Fresh Air Is Only Great If You Can Actually Breathe It

About 1 in 12 people (25 million) have asthma and the numbers are increasing every year. The American College of Emergency Physicians (ACEP) says if you’re one of those people, getting a good asthma management plan organized before an emergency may help you or your child stay out of the hospital altogether. Check out this video.

“The good news is that fewer children are dying of asthma; the bad news is that it remains one of the leading causes of childhood hospitalizations,” said Jay Kaplan, MD, FACEP, president of ACEP. “Spring is an ideal time to put together an asthma management plan with your doctor, which should include the fall allergy and winter flu seasons as well.”

About 1.8 million emergency visits occur every year because of asthma. If you are not sure whether your child has asthma, but he or she has the symptoms of asthma (coughing, wheezing, shortness of breath), talk to your doctor. After a child has been diagnosed with asthma, the parent or guardian and child should meet with a physician to develop a plan for monitoring asthma symptoms (usually a peak flow meter) and for medicating the child when trouble develops.

Some children with asthma will benefit from two types of medication: one they use daily to prevent asthma attacks (“controller” medications or inhalers), and one they use to relieve symptoms (“rescue” inhalers). Children with asthma should carry a rescue inhaler with them or have one readily available to them at school. It is important that when children develop symptoms, they and their caregivers or teachers know how to administer the medication and do so quickly.

Consistent use of controller medications can prevent many asthma attacks and help children lead a normal, physically active life. How and when medications are used may vary from season to season, depending on what an individual child’s triggers are.

Typical triggers are:

  • Exercise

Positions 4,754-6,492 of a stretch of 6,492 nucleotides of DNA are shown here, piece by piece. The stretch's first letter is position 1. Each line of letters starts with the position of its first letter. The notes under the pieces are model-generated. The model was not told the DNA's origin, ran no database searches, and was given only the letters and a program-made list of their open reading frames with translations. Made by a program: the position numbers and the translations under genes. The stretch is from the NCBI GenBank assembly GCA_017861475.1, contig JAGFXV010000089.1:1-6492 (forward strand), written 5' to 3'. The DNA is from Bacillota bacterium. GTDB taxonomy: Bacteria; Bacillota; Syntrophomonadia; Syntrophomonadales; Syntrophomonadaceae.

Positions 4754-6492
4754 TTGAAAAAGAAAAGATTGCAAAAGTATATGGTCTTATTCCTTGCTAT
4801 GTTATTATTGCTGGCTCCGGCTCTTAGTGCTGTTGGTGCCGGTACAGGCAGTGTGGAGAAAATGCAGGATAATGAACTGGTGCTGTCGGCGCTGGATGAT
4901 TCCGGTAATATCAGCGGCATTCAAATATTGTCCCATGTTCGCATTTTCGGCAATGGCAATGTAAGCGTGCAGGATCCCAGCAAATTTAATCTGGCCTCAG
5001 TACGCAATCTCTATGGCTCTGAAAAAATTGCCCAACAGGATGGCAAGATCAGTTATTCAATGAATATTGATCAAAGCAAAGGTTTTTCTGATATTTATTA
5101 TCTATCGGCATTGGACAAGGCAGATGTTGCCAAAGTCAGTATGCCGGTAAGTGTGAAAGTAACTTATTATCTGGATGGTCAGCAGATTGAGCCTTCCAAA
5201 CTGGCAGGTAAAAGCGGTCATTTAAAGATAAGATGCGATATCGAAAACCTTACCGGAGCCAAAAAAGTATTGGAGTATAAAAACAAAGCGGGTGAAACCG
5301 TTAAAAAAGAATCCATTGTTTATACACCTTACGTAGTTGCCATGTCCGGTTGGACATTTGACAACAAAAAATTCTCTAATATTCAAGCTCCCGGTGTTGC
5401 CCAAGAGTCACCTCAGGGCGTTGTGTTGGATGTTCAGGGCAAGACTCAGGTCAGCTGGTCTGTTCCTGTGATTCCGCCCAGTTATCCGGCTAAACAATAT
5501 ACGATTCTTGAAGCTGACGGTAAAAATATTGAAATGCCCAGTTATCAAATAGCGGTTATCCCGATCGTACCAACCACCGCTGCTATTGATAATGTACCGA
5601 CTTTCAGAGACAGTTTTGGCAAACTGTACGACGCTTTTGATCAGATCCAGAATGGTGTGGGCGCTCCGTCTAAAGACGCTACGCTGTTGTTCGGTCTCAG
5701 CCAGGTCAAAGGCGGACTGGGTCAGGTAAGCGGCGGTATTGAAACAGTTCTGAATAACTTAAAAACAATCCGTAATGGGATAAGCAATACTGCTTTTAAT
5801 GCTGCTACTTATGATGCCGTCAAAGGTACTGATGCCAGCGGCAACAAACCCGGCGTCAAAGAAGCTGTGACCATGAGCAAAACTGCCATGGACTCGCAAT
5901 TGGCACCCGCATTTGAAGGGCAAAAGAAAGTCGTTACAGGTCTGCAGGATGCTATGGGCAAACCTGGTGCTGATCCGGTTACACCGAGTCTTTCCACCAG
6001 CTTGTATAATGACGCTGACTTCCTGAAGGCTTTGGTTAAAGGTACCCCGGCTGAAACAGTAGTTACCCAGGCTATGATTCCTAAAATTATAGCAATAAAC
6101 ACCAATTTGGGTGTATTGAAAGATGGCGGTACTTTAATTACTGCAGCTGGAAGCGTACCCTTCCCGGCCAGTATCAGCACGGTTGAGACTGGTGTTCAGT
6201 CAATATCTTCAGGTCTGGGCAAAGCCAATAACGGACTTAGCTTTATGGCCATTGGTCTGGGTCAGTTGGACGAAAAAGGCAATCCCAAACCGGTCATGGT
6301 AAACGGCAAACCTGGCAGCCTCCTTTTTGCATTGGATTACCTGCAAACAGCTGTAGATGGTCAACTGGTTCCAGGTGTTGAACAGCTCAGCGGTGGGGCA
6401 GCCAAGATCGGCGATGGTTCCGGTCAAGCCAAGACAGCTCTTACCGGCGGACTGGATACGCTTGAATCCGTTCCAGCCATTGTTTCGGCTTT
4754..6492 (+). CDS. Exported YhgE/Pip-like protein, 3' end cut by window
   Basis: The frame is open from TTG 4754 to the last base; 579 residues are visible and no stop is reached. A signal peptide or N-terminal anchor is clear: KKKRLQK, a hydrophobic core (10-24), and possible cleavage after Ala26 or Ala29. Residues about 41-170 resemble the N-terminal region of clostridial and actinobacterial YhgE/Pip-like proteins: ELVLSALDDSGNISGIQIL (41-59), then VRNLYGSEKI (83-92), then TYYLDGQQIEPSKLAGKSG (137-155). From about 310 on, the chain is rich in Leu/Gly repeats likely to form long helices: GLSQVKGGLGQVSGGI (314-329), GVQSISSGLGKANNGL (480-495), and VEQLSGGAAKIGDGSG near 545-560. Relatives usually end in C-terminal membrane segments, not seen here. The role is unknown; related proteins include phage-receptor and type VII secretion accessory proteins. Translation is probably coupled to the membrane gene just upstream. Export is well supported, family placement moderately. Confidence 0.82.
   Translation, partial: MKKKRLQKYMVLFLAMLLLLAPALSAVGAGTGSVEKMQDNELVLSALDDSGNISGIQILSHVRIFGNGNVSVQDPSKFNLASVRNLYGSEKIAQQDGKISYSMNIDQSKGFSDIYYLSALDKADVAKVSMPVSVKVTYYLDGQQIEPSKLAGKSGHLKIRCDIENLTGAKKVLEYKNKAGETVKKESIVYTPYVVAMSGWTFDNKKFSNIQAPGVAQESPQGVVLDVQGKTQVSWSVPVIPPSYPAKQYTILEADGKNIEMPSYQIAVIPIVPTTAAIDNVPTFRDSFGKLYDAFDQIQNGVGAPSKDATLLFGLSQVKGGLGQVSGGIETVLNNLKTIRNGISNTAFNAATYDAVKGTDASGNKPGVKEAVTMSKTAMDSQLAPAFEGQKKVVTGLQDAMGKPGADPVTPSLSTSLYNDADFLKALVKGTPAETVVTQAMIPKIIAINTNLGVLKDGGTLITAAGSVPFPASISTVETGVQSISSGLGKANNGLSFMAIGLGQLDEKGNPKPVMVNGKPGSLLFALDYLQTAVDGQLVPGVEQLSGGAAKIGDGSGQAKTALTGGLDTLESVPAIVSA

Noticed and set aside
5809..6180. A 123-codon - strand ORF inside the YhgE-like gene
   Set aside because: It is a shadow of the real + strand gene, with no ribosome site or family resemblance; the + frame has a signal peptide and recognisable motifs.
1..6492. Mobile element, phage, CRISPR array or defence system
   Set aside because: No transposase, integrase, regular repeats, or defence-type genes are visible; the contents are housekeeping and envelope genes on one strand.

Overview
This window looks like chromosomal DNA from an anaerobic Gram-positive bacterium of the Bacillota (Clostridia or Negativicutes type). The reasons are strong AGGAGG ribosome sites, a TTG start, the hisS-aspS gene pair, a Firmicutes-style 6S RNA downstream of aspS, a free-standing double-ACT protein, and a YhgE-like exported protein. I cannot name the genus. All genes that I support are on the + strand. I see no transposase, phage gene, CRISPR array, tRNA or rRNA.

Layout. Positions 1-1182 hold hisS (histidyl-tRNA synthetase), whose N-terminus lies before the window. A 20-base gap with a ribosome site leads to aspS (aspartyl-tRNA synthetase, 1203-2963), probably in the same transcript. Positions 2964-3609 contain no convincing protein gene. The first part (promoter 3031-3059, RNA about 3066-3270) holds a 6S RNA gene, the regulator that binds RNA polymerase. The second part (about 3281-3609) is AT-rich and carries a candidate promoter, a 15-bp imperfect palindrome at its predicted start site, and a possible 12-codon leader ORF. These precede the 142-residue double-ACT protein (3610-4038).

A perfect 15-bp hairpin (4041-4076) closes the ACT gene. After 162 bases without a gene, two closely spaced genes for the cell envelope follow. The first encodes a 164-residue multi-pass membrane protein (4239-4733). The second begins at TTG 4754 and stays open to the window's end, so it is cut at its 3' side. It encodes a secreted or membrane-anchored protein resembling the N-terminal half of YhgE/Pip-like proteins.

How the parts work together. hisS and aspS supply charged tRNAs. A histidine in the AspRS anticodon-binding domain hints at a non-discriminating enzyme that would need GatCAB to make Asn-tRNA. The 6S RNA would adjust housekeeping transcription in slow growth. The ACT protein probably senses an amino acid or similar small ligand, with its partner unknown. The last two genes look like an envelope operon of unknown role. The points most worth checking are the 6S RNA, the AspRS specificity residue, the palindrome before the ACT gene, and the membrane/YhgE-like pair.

• Colds and flu
  • Laughing or crying hard
  • Allergens from plants, animals, house dust, cockroach droppings, or mold
  • Irritants such as cold air, chemicals, and smoke

Dr. Kaplan recommends that you do what you can to limit your child’s exposure to his or her asthma triggers. For example, if your child is allergic to furry animals, minimize his or her exposure to them at friends’ houses and in the classroom at school. If cold air is a trigger, arrange for your child to exercise indoors during the winter instead of outdoors. If dust is a trigger, replace carpeting with wood, tile, or vinyl floor coverings.

Even with the best planning, some children will have asthma attacks that require immediate attention from an emergency physician at the emergency department. The following conditions should prompt a call for emergency help (911 in most areas):

  • Symptoms do not improve quickly after the use of rescue inhalers.
  • The child strains to breathe or cannot complete a sentence without pausing for breath.
  • The child’s lips or fingernails turn blue.

Older children (ages 11-17) have the lowest rate of emergency department visits, but the highest rate of death from asthma. It suggests that although they are more independent than younger children in many areas, they still need close monitoring by their parents for signs that their asthma symptoms are worsening and in need of medical attention.

“Emergency physicians want your children to lead fully active, energetic lives without visiting the emergency department,” said Dr. Kaplan. “However, if your child is in trouble, we will be there to get him or her back in action as quickly as possible.

ACEP is the national medical specialty society representing emergency medicine. ACEP is committed to advancing emergency care through continuing education, research, and public education. Headquartered in Dallas, Texas, ACEP has 53 chapters representing each state, as well as Puerto Rico and the District of Columbia. A Government Services Chapter represents emergency physicians employed by military branches and other government agencies.

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